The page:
Modeling Topography and Erosion with 3D Printing
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3D model description
"Modeling Topography and Erosion with 3D Printing" is a project that will demonstrate the effect of river erosion on the Grand Canyon. This model will act as a visual aid for studying geography and earth science.
The included 3D printable files will allow students to create a scale terrain model of this region and all the accessories needed to simulate a water source.
By using rigid plastic PLA to print the Grand Canyon and water soluble PVA to print a River Valley that fits within, water poured through the river will dissolve the PVA and gradually expose the canyon underneath. During the experiment, participants will observe natural formations that will appear and identify geographic terms to understand how and why these structures come to be.
This project is possible due to the unique properties of PVA filament. PVA is the same material from which glue sticks are made. Most 3D printing hobbyists use this material as a dissolvable support structure for complex models. My concept proposes using it as a functional end product by leveraging the water solubility of PVA to demonstrate a natural process.
Feel free to share any images, videos, tips, tricks, or suggestions from your experiment and experience with the project!
Awards and Accolades
Pinshape Create to Educate Lesson Plan Contest - 1st Place Winner
Pinshape Featured Design - December 1, 2017
Make Magazine Blog Article - December 18, 2017
Cults 3D Selection - December 2017
MatterHackers Minute - Create to Educate Design Challenge Review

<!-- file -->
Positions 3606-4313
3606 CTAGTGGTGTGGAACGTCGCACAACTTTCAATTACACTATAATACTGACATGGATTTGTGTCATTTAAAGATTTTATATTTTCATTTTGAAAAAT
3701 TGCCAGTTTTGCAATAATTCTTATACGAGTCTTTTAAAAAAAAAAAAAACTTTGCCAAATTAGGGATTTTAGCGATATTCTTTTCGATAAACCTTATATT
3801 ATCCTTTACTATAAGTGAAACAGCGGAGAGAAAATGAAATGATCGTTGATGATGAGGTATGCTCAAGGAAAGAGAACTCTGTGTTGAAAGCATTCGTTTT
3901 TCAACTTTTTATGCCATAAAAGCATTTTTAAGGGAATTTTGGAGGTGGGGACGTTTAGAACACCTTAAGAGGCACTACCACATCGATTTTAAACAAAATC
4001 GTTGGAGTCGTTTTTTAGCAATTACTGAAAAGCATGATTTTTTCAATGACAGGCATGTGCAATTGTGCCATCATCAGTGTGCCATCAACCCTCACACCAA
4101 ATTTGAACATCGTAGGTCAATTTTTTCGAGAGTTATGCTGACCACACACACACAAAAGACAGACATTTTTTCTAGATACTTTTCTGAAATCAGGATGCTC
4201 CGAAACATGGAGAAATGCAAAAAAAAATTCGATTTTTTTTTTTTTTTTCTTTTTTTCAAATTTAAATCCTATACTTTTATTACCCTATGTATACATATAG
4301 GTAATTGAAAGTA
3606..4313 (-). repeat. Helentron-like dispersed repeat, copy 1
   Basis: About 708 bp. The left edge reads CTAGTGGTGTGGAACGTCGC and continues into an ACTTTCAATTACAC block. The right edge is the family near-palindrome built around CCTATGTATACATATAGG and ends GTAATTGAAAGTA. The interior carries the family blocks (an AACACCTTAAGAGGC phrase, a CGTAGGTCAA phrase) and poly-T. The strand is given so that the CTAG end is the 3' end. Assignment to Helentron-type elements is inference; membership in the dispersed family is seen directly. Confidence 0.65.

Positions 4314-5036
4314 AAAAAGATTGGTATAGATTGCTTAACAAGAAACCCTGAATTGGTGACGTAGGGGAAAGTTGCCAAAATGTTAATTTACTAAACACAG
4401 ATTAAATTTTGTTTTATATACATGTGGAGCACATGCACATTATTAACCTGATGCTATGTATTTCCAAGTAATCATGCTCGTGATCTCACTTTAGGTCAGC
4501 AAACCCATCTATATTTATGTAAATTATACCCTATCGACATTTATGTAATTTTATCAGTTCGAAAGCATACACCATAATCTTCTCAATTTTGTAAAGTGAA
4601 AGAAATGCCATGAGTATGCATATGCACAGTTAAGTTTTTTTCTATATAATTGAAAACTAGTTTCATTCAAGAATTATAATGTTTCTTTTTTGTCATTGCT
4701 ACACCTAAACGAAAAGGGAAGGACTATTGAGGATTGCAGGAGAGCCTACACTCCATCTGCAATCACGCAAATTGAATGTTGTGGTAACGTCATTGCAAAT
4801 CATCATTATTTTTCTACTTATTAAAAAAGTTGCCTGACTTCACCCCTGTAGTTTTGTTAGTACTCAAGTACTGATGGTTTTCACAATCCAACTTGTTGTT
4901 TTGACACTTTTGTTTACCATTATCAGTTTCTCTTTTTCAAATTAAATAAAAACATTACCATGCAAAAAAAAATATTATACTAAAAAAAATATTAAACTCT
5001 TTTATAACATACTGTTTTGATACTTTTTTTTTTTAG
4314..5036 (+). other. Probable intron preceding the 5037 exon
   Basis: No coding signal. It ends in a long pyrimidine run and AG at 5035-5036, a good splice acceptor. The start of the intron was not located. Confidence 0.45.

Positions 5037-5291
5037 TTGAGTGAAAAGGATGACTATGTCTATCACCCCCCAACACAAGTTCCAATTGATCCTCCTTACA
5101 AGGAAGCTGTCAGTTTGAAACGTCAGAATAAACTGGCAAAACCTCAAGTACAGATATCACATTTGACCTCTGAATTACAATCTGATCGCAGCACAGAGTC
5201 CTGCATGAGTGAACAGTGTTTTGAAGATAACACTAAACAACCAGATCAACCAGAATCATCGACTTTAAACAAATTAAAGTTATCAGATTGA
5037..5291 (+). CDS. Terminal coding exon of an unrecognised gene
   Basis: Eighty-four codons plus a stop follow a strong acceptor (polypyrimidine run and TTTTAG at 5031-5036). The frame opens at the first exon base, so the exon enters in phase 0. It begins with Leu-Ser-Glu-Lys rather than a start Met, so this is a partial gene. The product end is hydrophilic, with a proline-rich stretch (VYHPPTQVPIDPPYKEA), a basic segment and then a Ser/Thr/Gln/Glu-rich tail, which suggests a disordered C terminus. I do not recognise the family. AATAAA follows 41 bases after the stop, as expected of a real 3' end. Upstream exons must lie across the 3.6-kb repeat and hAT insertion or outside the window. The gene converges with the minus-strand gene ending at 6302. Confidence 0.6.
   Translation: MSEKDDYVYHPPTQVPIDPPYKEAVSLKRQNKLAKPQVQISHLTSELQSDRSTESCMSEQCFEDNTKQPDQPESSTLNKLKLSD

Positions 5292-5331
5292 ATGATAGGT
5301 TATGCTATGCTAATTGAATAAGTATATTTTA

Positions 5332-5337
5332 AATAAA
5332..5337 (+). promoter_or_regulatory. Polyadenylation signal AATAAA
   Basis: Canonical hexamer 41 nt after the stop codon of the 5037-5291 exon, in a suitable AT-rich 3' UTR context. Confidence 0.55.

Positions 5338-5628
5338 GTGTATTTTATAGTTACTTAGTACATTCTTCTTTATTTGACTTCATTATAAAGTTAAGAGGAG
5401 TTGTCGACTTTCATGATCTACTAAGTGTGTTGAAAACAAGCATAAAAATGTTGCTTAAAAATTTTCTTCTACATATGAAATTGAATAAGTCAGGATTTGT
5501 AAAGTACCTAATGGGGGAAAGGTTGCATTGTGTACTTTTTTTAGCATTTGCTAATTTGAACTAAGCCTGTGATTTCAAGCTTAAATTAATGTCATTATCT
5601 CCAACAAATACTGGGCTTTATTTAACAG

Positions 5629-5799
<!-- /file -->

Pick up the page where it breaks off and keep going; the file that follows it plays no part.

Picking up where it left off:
Timelapse video here:
Follow me on Instagram to see more of my cool stuff! :D
3D printing settings
The attached PDF guide (in the zip) includes detailed project instructions and a print setting chart. The basic goal is to print the Grand Canyon in PLA with thick walls (3 perimeters or 1.2mm, 20% infill), and the River Valley in PVA that is completely solid to allow for proper erosion (100% infill). This will come out to around 60-70 grams of PLA and 30-35 grams of PVA.
Each brand of filament and machine is different, so make sure to use the recommended settings as a starting point and do plenty of tests before printing the final model. I have included the "testPiece_insertPVA.stl" file for small PVA prototype prints.
Using a Prusa i3 MK2S, it took me about 6 hours to print the PLA Grand Canyon and 3.5 hours for the PVA River. If you have access to a dual or multi extrusion machine, you will be able to print both materials simultaneously (not a requirement). If not, all of the models are optimized to be printed on any single extruder machine, as long as the bed is 160mm or longer.
The final Grand Canyon map will be 150mm x 125mm x 12mm, with angled stands that are 158mm long.
3D printer file information
3D design format: STL and ZIP Folder details Close
- Modeling Topography and Erosion with 3D Printing.zip
- Last update: 2017/12/21 at 21:25
- Publication date: 2017/12/13 at 15:28
I am a 3D animator! In my free time you can find me 3D printing or flying drones.
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